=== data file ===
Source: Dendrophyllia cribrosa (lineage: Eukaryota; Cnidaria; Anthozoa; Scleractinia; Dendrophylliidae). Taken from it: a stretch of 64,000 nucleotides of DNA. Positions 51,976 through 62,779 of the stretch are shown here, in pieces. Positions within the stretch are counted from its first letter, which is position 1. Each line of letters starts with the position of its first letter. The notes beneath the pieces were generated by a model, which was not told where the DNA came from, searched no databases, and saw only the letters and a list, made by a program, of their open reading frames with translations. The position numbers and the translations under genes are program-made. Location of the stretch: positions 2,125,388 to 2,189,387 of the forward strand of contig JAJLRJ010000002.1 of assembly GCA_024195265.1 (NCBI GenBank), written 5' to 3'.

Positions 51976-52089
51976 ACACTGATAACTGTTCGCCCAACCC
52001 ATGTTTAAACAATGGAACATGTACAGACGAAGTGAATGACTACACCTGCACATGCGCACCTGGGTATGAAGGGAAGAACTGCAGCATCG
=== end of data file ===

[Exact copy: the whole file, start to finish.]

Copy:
Source: Dendrophyllia cribrosa (lineage: Eukaryota; Cnidaria; Anthozoa; Scleractinia; Dendrophylliidae). Taken from it: a stretch of 64,000 nucleotides of DNA. Positions 51,976 through 62,779 of the stretch are shown here, in pieces. Positions within the stretch are counted from its first letter, which is position 1. Each line of letters starts with the position of its first letter. The notes beneath the pieces were generated by a model, which was not told where the DNA came from, searched no databases, and saw only the letters and a list, made by a program, of their open reading frames with translations. The position numbers and the translations under genes are program-made. Location of the stretch: positions 2,125,388 to 2,189,387 of the forward strand of contig JAJLRJ010000002.1 of assembly GCA_024195265.1 (NCBI GenBank), written 5' to 3'.

Positions 51976-52089
51976 ACACTGATAACTGTTCGCCCAACCC
52001 ATGTTTAAACAATGGAACATGTACAGACGAAGTGAATGACTACACCTGCACATGCGCACCTGGGTATGAAGGGAAGAACTGCAGCATCG